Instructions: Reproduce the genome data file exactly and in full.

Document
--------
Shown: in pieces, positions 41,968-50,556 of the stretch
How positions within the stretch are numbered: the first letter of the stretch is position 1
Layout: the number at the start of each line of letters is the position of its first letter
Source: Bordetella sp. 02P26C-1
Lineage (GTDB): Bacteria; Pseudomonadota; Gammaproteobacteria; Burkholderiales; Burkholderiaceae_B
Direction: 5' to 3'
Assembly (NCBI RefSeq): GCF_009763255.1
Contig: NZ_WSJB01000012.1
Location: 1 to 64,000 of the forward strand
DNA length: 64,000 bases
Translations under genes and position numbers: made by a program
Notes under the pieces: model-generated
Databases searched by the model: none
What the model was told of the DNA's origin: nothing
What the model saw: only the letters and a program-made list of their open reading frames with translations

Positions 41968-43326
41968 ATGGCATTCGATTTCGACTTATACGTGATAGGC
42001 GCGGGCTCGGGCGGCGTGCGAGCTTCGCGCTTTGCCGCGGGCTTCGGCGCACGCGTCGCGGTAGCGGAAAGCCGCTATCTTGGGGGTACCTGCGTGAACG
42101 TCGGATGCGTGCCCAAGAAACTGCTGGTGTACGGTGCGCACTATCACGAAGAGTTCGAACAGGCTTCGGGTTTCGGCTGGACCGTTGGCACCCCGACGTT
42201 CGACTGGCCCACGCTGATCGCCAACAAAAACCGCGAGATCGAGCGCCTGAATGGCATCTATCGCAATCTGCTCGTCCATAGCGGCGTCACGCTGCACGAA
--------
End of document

Shown: in pieces, positions 41,968-50,556 of the stretch
How positions within the stretch are numbered: the first letter of the stretch is position 1
Layout: the number at the start of each line of letters is the position of its first letter
Source: Bordetella sp. 02P26C-1
Lineage (GTDB): Bacteria; Pseudomonadota; Gammaproteobacteria; Burkholderiales; Burkholderiaceae_B
Direction: 5' to 3'
Assembly (NCBI RefSeq): GCF_009763255.1
Contig: NZ_WSJB01000012.1
Location: 1 to 64,000 of the forward strand
DNA length: 64,000 bases
Translations under genes and position numbers: made by a program
Notes under the pieces: model-generated
Databases searched by the model: none
What the model was told of the DNA's origin: nothing
What the model saw: only the letters and a program-made list of their open reading frames with translations

Positions 41968-43326
41968 ATGGCATTCGATTTCGACTTATACGTGATAGGC
42001 GCGGGCTCGGGCGGCGTGCGAGCTTCGCGCTTTGCCGCGGGCTTCGGCGCACGCGTCGCGGTAGCGGAAAGCCGCTATCTTGGGGGTACCTGCGTGAACG
42101 TCGGATGCGTGCCCAAGAAACTGCTGGTGTACGGTGCGCACTATCACGAAGAGTTCGAACAGGCTTCGGGTTTCGGCTGGACCGTTGGCACCCCGACGTT
42201 CGACTGGCCCACGCTGATCGCCAACAAAAACCGCGAGATCGAGCGCCTGAATGGCATCTATCGCAATCTGCTCGTCCATAGCGGCGTCACGCTGCACGAA